How do science communicators most effectively present research to multiple audiences interested in different aspects of it? Such questions provided the framework of the 2016 Annenberg Lecture delivered by Marcia McNutt, president of the National Academy of Sciences.
In 2014, 35,000 walruses crowded ashore on an Alaskan beach instead of resting on ice floes. In a newly published case study, researchers studied TV news coverage of the walrus "haul-out" and people's selective exposure to it.
Pope Francis’ 2015 encyclical on the environment, “Laudato Si’,” did not rally broad public support for climate change among Catholics and non-Catholics, according to a new study from researchers at the Annenberg Public Policy Center.
An essay in Science magazine this month defends the vital importance of basic scientific research and references the work of the policy center's science communication program in advancing that message.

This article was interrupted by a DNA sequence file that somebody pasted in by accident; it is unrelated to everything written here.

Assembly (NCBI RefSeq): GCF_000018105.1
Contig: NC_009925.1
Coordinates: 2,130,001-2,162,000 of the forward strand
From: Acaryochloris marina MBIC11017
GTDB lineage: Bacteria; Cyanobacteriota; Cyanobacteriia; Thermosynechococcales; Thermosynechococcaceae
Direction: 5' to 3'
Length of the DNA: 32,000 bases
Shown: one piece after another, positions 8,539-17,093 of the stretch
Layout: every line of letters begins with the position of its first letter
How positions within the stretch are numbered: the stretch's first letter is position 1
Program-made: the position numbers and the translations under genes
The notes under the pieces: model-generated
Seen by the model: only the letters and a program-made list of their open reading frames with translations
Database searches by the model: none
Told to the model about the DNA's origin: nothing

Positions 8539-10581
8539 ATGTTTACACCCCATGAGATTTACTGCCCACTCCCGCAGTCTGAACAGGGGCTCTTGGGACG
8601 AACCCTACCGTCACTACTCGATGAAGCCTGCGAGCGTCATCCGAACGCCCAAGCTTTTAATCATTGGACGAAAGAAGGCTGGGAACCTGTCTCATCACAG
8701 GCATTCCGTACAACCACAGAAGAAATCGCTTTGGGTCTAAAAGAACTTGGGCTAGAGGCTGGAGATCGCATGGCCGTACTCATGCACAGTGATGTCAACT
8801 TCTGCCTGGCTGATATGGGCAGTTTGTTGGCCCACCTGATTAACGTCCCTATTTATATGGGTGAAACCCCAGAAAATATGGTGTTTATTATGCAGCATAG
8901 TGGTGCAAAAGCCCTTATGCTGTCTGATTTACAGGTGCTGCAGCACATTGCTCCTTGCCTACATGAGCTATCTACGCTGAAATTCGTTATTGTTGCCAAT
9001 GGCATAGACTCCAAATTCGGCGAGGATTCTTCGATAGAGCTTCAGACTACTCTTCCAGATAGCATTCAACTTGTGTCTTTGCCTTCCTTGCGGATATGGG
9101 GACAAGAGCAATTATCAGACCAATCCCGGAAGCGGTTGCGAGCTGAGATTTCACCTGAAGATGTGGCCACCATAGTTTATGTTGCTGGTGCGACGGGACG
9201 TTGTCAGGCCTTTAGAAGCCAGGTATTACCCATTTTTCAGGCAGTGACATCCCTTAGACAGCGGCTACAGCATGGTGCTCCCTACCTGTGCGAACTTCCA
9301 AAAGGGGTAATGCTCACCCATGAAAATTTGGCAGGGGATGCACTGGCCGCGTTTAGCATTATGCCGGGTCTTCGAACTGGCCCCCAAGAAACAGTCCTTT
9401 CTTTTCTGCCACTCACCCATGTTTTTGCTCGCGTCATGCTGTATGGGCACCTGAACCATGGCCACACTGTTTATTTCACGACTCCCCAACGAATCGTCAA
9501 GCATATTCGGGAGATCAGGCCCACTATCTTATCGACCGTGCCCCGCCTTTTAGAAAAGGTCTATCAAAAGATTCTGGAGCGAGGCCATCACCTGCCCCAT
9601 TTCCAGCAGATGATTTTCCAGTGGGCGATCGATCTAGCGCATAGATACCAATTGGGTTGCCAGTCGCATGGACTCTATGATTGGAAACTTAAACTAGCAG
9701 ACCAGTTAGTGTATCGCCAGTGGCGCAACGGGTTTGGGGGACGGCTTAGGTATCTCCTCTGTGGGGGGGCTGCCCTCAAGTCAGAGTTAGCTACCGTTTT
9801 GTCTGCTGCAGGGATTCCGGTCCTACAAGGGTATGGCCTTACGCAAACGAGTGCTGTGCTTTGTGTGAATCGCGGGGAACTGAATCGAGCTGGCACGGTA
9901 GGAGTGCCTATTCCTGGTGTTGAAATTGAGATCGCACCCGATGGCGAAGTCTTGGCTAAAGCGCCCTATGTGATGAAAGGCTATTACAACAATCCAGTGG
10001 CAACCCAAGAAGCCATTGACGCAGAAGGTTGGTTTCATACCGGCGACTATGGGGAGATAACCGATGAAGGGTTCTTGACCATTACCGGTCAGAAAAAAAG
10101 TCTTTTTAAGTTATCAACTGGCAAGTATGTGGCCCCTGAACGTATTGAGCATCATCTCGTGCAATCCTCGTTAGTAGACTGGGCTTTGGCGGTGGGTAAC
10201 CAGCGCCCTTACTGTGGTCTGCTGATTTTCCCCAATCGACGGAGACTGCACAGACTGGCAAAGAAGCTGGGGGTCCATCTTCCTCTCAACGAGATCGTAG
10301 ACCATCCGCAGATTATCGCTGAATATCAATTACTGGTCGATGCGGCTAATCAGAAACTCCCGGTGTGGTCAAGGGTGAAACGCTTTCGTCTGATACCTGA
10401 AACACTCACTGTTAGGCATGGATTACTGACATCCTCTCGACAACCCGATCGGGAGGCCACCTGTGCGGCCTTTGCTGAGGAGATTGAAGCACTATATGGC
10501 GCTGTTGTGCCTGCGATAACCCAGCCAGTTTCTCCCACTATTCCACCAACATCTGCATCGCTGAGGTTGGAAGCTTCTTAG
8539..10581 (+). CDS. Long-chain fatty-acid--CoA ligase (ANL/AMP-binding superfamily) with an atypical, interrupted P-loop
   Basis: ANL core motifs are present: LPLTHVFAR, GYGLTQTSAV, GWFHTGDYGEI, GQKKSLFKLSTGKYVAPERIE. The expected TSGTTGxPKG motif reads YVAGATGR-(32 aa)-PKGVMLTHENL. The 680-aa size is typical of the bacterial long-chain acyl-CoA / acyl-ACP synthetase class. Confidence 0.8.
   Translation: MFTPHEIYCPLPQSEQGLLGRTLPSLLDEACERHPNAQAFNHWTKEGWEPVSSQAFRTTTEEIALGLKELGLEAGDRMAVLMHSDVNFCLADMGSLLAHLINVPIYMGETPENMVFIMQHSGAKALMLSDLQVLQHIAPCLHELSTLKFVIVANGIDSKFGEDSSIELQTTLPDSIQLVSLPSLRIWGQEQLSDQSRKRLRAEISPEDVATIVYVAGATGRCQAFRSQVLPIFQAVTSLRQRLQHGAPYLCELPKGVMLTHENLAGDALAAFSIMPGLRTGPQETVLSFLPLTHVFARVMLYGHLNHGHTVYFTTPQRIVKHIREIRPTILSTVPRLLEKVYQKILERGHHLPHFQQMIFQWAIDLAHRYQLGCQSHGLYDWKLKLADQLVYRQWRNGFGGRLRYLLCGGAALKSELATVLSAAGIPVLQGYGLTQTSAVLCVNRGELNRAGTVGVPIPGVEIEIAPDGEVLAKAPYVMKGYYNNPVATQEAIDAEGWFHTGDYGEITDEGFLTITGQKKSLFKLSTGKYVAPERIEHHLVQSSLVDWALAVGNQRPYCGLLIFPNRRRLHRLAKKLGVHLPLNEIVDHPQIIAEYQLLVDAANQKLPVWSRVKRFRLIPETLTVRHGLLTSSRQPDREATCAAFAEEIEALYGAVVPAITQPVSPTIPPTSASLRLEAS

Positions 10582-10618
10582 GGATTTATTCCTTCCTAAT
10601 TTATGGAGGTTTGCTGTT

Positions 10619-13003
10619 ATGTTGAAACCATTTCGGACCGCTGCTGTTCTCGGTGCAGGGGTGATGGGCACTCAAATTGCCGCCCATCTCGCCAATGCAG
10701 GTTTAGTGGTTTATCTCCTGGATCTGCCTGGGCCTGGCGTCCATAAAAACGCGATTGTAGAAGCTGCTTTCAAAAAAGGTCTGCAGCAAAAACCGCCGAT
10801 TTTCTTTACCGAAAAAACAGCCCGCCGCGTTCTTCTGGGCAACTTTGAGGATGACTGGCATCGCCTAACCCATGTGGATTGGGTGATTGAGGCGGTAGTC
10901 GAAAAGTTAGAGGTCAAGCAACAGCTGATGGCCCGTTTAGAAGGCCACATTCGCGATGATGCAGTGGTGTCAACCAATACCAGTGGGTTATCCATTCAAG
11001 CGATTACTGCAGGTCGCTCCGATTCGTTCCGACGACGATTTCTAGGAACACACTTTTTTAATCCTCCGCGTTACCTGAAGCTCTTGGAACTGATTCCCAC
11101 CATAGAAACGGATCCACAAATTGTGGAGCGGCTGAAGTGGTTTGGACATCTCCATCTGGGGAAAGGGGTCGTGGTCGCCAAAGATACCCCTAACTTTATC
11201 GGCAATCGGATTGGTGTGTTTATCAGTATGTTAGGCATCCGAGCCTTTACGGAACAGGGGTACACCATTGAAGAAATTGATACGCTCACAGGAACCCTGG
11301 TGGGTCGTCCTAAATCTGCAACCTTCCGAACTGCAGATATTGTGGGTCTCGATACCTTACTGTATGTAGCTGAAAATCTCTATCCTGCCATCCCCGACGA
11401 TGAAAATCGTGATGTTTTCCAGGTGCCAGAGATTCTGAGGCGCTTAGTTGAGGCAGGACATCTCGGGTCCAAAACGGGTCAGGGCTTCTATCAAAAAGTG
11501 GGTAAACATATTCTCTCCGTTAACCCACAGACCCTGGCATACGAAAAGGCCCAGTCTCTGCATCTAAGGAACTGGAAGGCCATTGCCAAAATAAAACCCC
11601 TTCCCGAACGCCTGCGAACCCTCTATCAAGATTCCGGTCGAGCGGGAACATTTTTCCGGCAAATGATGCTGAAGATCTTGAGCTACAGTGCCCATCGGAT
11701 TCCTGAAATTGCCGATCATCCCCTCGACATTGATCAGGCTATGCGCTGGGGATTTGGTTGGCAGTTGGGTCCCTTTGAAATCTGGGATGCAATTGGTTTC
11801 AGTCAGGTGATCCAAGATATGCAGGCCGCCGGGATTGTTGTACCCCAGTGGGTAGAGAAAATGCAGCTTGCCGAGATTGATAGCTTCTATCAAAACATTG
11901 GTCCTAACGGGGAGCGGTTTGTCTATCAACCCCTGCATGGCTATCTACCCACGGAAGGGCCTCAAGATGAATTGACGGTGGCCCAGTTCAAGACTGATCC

Most Floridians favor the use of genetically modified mosquitoes to fight the spread of Zika virus and are significantly more likely to approve of it than people who live outside Florida, the Annenberg Science Knowledge survey has found.
Many Americans hold mistaken beliefs about Zika virus. To help provide the public with accurate information, the policy center has released a free "A Guide to Effective Zika Coverage" for writers, editors, reporters and broadcasters.
APPC director Kathleen Hall Jamieson addressed the annual meeting of the Midwestern Legislative Conference, in Milwaukee, on "Effective Communication in a Polarized Environment."
There's widespread support for labeling genetically modified foods, as required in a new bill President Obama is expected to sign. But most Americans don't know that scientists have found no substantiated evidence to show that genetically modified foods are unsafe.
Visiting scholar Dan Kahan spoke in Vermont and Connecticut about his research in science communication. His research disentangles what people know about science from what they believe on issues like climate change.
Nearly two-thirds of Americans claim to have a “poor” or “fair” understanding of genetically modified organisms (GMOs), suggesting more knowledge is needed in food labeling and using GM mosquitoes to fight Zika.